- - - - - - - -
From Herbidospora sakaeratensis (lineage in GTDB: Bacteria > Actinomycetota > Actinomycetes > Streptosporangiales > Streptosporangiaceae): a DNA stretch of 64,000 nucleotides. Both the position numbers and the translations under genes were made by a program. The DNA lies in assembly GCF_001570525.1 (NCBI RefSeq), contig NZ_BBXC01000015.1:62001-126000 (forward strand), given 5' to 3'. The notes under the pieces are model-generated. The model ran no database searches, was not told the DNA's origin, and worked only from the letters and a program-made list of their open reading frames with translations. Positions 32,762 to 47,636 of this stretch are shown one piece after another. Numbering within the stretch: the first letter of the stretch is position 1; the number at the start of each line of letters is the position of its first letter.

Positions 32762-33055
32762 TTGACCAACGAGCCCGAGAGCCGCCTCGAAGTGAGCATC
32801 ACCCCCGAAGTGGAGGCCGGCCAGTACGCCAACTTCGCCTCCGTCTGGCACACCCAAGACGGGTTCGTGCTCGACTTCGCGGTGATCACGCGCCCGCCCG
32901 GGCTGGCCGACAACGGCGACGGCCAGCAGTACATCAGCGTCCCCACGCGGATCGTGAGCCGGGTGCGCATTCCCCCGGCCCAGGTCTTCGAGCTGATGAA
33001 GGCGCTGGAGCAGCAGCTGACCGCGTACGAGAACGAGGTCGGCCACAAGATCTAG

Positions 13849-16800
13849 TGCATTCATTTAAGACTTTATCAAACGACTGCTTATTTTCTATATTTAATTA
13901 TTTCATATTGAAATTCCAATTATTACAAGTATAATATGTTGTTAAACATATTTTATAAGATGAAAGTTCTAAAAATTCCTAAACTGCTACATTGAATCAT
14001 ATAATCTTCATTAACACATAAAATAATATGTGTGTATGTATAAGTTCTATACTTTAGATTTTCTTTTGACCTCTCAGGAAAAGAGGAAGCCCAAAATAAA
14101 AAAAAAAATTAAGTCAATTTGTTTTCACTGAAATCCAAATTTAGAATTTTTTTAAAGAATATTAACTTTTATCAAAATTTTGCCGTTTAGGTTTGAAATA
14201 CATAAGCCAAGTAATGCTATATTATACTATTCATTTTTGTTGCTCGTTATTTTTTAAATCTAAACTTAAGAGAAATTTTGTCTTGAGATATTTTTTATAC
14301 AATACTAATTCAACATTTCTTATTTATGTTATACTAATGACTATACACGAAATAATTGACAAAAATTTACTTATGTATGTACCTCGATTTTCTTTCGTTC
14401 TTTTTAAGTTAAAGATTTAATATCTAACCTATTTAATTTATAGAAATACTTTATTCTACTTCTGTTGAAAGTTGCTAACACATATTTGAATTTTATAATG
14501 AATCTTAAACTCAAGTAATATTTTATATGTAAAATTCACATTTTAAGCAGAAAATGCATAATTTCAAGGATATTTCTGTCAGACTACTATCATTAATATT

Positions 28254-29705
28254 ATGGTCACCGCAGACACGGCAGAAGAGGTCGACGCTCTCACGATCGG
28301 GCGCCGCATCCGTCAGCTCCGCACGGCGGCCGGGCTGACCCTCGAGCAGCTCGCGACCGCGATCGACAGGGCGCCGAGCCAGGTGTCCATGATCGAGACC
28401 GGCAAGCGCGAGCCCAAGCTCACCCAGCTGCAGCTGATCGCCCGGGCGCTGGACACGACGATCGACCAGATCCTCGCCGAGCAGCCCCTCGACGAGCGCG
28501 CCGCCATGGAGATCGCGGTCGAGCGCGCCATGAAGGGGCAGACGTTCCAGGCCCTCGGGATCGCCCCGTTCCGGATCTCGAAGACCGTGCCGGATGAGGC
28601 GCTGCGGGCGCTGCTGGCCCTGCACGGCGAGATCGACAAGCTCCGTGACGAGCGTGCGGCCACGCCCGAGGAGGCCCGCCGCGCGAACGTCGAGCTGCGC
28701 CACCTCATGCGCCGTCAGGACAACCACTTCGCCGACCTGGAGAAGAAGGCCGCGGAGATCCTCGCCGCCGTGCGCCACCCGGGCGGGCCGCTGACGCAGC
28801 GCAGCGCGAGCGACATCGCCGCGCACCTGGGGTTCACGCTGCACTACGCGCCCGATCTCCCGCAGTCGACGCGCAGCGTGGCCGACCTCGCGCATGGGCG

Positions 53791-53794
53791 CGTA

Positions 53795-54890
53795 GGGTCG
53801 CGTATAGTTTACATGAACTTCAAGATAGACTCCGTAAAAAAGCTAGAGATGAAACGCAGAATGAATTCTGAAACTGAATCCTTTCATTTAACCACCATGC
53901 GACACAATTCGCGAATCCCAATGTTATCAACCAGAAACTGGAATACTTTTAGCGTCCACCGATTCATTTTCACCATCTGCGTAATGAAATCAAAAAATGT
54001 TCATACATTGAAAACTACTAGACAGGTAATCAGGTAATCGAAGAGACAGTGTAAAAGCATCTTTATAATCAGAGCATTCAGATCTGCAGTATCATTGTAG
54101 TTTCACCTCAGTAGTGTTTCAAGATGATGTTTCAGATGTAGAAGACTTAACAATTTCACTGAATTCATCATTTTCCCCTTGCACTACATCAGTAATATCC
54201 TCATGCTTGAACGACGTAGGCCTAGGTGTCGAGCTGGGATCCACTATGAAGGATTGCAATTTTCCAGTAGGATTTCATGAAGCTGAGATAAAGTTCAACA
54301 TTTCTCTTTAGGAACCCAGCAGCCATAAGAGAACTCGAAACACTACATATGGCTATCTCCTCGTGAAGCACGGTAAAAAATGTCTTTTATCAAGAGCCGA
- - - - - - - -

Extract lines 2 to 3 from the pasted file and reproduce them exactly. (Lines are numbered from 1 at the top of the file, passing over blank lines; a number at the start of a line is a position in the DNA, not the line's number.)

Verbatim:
Positions 32762-33055
32762 TTGACCAACGAGCCCGAGAGCCGCCTCGAAGTGAGCATC